1.5.1. If the milestone date can't be met because of realities of what is required, add resources, extend deadlines, or trim your grandiose plans.
1.5.2. write my conclusions - blank. (If I haven't answered these questions, I've done it wrong)
1.5.3. Re-tweak the timeline.

Data planning
2. Now, out of this, you probably have a handy checklist of the datasets you need.
2.1. That means you can categorize them as
2.1.1. date identified
2.1.2. date requested/begun
2.1.3. date completed
2.1.4. date verified/audited
2.1.5. data visualized
2.1.6. visualizations cleaned up/audited
2.1.7. completed y/n

sub-projects (repeat as needed)
3. You want to categorize when sub-parts are completed
3.1. data available
3.2. data described (decomposition)
3.3. analysis start / stop dates
3.4. analysis verified
3.5. analysis writeup

4. Presentation - restructured as necessary
4.1. Data source presentation for appendix (done in parallel to data planning)
4.2. Decomposition
4.2.1. background information on purpose
4.2.2. thanks
4.2.3. data visualizations and background as to what they show
4.2.4. methodolgy
4.3. analysis writeup
4.4. verification that writeup aligns with original planned conclusions
4.5. first pass check
4.5.1. sleep on it
4.5.2. contact people to schedule in-person delivery
4.5.3. check it again
4.5.4. hand it to one trusted person to look it over.
4.5.5. make their changes
4.5.6. hand it out to 3 trusted people to look it over.
4.5.7. make changes
4.5.8. re-read one more time.
4.5.9. tailor master presentation into multiple presentations for each audience you'll be presenting them to. Not everyone needs the full technical presentation.

5. Presentation
5.1 provide presentation either two days before your meeting if you want an engaged and potentially hostile audience if you want them to disagree with you publicly
5.2 alternately provide presentation for scheduled email delivery immediately after your presentation is over.
posted by Nanukthedog at 11:05 AM on February 25, 2014 [2 favorites]

Give yourself time to break away from the writing/reviewing process. Take a long lunch - put the document down for a day if you have the time. Do something completely different to reset your brain before coming back to proofread.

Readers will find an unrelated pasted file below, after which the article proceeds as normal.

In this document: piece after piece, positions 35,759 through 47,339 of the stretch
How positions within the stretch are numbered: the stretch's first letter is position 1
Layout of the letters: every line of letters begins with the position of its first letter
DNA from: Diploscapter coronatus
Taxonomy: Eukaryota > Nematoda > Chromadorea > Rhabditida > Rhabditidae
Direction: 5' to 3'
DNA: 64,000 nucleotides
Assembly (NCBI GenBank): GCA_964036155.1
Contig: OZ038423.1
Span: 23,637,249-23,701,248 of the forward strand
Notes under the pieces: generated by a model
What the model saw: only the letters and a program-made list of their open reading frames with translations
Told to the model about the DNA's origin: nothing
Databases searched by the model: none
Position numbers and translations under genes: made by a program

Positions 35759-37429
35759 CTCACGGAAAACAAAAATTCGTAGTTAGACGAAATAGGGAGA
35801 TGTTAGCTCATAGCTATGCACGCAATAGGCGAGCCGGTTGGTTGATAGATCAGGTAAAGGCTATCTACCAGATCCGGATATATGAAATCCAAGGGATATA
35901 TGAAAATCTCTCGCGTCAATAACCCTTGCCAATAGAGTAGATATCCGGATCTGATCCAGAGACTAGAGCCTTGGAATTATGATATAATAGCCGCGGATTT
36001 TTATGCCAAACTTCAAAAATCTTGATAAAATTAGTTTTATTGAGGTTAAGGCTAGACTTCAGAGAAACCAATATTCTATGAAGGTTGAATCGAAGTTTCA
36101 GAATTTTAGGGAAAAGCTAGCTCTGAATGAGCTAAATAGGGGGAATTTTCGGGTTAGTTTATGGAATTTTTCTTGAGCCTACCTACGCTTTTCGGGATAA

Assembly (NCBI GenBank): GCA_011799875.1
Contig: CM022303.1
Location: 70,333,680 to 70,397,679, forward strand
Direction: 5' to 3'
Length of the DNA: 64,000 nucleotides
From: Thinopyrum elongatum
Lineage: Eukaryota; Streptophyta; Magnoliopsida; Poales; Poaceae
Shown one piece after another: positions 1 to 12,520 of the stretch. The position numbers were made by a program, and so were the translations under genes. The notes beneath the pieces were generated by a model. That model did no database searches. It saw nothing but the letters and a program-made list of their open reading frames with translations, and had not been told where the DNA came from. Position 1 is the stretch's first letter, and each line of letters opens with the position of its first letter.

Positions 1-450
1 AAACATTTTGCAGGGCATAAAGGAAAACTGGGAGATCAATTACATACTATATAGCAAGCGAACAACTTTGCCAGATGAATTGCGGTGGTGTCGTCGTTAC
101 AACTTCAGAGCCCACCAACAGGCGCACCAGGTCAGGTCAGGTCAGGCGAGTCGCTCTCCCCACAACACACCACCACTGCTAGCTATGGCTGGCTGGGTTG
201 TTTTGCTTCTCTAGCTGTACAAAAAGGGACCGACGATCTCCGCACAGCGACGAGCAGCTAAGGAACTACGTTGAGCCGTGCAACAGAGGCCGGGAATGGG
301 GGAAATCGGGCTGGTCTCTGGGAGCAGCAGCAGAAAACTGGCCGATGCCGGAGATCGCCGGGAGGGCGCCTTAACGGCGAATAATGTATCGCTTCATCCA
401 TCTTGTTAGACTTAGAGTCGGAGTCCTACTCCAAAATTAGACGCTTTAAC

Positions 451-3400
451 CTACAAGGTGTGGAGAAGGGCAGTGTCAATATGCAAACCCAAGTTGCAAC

I find I need at least an hour after completing a document/completing a review to decompress before I can do a thorough proofread session. It almost feels like clearing the cookies/cached parts of my brain. It gives me a fresh look at the document from beginning to end without the "well I know what I meant I to say" mindset.
posted by Suffocating Kitty at 11:06 AM on February 25, 2014

Alternate advice from my prior advice:

We make mistakes when we fall too far into routine. We all get used to fast typing. Sometimes we don't notice extra spaces between words we write because html and spell check ignore those syntactic mistakes.

When possible change your experience. I write 90% of my deliverables in Notepad++ and then bring them into PowerPoint or word. It helps see exactly how badly I make mistakes. I've moved most of my charting from Excel and SAS to Tableau so I don't make formula errors, overwrite data, or otherwise malign my own work before it makes it.

If you are going to create stuff in a consistent format, build it in a template. There is a high initial setup cost time-wise, but if and when I find an error, I know how to fix it.

Change the room you work in. Don't sit at your desk in the same environment and work. Don't always go to the coffee shop. Don't sit in the lab, or in your bed as the only place you work on a certain task - you need to break up your day. Headphones are great for eliminating instantaneous distractions, but you are listening to constant noise - which in and of its self can be a constant distraction.

Don't start at 1. and go to 5.2 (from my prior message) in a single course of action. You can jump steps. Make sure you know what the status of each step is. Pay attention to your schedule, coming back to it to update it regularly means you might overlook things, but you won't outright miss things that you've committed to. You have to be looking at something in order to have the opportunity to overlook it.

Lastly, communicate schedule changes.
posted by Nanukthedog at 11:19 AM on February 25, 2014